Monday, October 25, 2010

No, Of Course It's Not About Race.

Jack Neeley has written an honest, nuanced piece about the reasons Southerners don't like Obama. Of course, as Putz renders it, the problem with Obama is that he lacked administrative experience prior to getting elected. Also, he brought the hatred upon himself!

Southerners and the Gentry Class don’t get along well, since one of the key aspects of Gentry Class membership is looking down on Americans from Flyover Country in general, and the South in particular (especially if you come from the South yourself!).

Yeah, that's not really the guts of the essay, Putz. For instance:

I don’t doubt that white Southerners are prejudiced against Obama. Some are prejudiced against him because he’s black; a few older folks have told me they are. But most, I suspect, may be prejudiced for other reasons. Conservative white Southerners might have been okay with a black president if his name were Colin Powell.

White Southerners have something in common besides a heritage of racial presumptions—besides the fact that we were unwilling, 47 years ago, to sit in the same movie theater as anyone who looked like Barack Obama. White Southerners resist most sorts of change, racial and not. It may be hard to remember that Southerners were once very slow to accept other Northern imports like football and automobiles.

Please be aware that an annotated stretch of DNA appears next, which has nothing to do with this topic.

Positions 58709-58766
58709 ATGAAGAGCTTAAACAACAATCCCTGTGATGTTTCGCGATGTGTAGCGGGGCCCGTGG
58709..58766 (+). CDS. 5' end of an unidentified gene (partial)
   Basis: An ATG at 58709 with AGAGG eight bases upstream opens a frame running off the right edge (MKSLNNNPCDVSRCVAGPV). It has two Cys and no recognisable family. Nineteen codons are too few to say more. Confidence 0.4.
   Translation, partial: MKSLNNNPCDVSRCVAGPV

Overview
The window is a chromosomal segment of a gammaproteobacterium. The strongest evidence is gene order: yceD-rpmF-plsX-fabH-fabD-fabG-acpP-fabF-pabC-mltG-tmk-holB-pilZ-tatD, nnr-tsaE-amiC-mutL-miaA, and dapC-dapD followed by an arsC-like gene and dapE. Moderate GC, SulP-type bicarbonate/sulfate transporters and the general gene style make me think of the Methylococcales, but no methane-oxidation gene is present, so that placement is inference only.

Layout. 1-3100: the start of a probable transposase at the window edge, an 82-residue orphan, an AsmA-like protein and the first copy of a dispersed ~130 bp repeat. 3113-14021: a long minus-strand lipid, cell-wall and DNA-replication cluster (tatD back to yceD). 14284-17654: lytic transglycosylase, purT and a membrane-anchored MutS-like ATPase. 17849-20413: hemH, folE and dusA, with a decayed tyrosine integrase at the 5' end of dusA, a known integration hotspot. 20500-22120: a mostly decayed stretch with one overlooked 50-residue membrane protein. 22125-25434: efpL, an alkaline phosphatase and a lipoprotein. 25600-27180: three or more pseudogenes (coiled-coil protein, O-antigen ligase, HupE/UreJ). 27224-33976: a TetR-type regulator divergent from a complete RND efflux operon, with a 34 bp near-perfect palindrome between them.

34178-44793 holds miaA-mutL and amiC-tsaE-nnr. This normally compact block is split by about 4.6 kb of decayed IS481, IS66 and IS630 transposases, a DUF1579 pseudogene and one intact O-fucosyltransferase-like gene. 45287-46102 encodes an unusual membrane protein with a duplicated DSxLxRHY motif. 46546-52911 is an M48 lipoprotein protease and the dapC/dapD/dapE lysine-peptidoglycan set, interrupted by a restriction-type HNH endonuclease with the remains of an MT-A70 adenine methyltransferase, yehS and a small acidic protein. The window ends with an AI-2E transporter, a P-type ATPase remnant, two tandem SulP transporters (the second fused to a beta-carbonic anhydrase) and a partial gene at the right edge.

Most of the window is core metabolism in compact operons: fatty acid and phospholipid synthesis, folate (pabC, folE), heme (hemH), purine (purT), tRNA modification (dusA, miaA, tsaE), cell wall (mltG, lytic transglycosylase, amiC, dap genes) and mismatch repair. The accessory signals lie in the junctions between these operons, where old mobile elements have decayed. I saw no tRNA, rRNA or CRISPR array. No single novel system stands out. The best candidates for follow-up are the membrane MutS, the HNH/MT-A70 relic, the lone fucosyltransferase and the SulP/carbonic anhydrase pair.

Obama isn’t just the first black president. He’s different in lots of other ways, whether they seem overtly relevant to his job performance or not. He’s the first president in U.S. history with an obviously non-European name. He’s the first son of an immigrant to be elected president since 1832; Andrew Jackson was the last one. He’s the only president in U.S. history with a parent who didn’t settle in America. He’s the first president in U.S. history whose grandparents belonged to a non-Christian faith. He’s the first president in U.S. history who wasn’t born in the continental United States, those represented in the 48 stars on flags during World War II. Thousands of white Southerners are old enough to remember when Hawaii wasn’t even a state. Maybe we’re still getting used to the idea.

I'm gonna go out in a limb and say this is not what Putz wants his readers to take away from Neeley's essay.

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